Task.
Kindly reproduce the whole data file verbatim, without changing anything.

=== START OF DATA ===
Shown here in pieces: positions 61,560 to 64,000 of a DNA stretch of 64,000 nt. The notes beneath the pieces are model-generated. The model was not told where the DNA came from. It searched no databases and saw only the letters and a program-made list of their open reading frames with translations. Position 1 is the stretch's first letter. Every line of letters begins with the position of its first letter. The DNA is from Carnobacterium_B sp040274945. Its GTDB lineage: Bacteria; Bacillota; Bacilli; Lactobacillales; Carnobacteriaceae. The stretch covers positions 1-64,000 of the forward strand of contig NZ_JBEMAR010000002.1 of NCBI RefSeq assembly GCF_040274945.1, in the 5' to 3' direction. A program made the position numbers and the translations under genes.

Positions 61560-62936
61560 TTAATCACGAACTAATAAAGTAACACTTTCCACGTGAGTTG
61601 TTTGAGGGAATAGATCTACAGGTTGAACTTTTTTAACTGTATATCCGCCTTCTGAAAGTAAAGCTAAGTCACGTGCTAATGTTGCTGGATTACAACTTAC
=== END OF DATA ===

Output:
Shown here in pieces: positions 61,560 to 64,000 of a DNA stretch of 64,000 nt. The notes beneath the pieces are model-generated. The model was not told where the DNA came from. It searched no databases and saw only the letters and a program-made list of their open reading frames with translations. Position 1 is the stretch's first letter. Every line of letters begins with the position of its first letter. The DNA is from Carnobacterium_B sp040274945. Its GTDB lineage: Bacteria; Bacillota; Bacilli; Lactobacillales; Carnobacteriaceae. The stretch covers positions 1-64,000 of the forward strand of contig NZ_JBEMAR010000002.1 of NCBI RefSeq assembly GCF_040274945.1, in the 5' to 3' direction. A program made the position numbers and the translations under genes.

Positions 61560-62936
61560 TTAATCACGAACTAATAAAGTAACACTTTCCACGTGAGTTG
61601 TTTGAGGGAATAGATCTACAGGTTGAACTTTTTTAACTGTATATCCGCCTTCTGAAAGTAAAGCTAAGTCACGTGCTAATGTTGCTGGATTACAACTTAC